For some women who work in technology, the presence of models at shows and events exacerbates a climate of sexism that’s pervasive in the industry, according to Marija Butkovic, co-founder of Women of Wearables. After Ellen Pao, a former junior partner at venture capital firm Kleiner Perkins, unsuccessfully sued her company for gender discrimination in 2015, a group of women in senior tech positions launched the “Elephant in the Valley” survey to unearth insight on sexism in the industry. Their findings showed that 84 percent of female respondents have been told they were too aggressive, 66 percent felt excluded from networking opportunities for being a woman, 90 percent had witnessed sexist behaviors in the workplace and 60 percent fought off unwanted sexual advances.
“I find hiring booth babes at tech events, regardless of the vertical, disrespectful toward all women — not only those in tech space, but especially toward those in the tech space,” Butkovic said. “The technology industry has a very bad reputation. It’s very male-dominated, and we don’t need an additional layer of sexism like this to make things even worse.”
Kent Bye, host of the Voices of VR podcast, echoed Butkovic in an interview with BuzzFeed, in which he shared feeling uncomfortable by the presence of models at an Upload party he attended. “What message is that telling me and other women in the industry, hiring models to play that role?”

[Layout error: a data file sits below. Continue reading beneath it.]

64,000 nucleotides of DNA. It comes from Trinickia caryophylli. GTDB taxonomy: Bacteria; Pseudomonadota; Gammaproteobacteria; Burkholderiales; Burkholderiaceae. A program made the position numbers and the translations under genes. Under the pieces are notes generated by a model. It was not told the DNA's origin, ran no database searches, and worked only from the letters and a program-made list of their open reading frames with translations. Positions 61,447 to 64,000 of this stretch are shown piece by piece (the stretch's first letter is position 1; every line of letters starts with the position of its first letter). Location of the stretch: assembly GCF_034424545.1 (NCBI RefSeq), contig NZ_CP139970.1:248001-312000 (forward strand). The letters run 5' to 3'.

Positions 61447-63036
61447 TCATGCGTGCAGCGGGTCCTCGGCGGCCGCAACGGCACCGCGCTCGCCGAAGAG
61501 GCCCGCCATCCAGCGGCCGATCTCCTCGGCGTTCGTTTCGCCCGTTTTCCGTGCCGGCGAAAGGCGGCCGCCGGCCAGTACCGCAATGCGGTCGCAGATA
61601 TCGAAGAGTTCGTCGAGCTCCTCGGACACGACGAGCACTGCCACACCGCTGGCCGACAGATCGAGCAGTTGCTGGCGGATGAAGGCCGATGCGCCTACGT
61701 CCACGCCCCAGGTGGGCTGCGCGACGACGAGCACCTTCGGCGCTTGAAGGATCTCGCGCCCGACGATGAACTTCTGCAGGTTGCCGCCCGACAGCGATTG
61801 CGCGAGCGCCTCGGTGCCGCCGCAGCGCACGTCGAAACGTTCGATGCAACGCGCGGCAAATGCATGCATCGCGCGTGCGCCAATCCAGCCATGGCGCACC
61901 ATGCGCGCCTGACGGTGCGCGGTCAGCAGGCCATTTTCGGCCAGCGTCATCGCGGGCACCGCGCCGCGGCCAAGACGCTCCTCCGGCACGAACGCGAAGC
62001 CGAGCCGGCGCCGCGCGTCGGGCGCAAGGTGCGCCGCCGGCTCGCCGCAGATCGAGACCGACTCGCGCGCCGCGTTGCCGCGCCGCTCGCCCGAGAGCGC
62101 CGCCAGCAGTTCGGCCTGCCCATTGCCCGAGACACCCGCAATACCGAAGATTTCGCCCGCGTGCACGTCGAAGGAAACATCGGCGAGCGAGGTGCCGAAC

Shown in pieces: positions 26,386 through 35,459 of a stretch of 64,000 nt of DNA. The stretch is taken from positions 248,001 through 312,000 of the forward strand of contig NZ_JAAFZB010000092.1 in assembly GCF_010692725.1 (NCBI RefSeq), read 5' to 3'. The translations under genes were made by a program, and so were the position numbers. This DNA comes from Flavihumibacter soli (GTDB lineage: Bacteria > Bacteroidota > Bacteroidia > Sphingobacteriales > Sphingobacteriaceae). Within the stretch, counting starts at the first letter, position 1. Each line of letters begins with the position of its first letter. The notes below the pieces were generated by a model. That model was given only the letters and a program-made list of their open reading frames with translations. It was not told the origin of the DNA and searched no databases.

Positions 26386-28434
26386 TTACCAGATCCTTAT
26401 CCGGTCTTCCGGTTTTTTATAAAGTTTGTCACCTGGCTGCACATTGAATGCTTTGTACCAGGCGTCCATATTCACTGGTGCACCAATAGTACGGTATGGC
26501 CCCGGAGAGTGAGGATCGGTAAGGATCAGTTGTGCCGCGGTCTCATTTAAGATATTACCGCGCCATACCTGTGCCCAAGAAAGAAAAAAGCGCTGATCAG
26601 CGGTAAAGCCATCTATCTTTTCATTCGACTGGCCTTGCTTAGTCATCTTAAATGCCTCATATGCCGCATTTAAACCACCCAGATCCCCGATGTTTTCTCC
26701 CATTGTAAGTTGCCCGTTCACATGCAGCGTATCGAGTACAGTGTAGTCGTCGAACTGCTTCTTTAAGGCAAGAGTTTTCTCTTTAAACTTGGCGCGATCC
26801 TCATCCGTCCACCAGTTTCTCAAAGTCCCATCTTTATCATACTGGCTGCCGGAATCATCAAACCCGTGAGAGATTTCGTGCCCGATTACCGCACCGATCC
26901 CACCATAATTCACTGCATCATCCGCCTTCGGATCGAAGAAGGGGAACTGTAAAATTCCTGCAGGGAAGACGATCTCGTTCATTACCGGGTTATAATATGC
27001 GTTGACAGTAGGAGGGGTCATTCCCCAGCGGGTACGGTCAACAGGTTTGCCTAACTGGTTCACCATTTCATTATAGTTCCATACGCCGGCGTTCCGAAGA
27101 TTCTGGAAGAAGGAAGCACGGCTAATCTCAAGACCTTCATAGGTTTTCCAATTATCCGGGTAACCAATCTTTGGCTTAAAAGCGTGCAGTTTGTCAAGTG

Fighting gender discrimination
Butkovic, who is based in London, created Women of Wearables to support females working in wearable technology, virtual reality and augmented reality, after experiencing a lack of support while creating her own line of smart umbrellas. She said that, for many women, working in any area of tech can feel like fighting an uphill battle, perpetuated by the preponderance of male leaders that create a culture of excluding women. (According to a report by The Information, 89 percent of investment decisions-makers at the top 72 venture capital firms are men, and 75 percent are white.)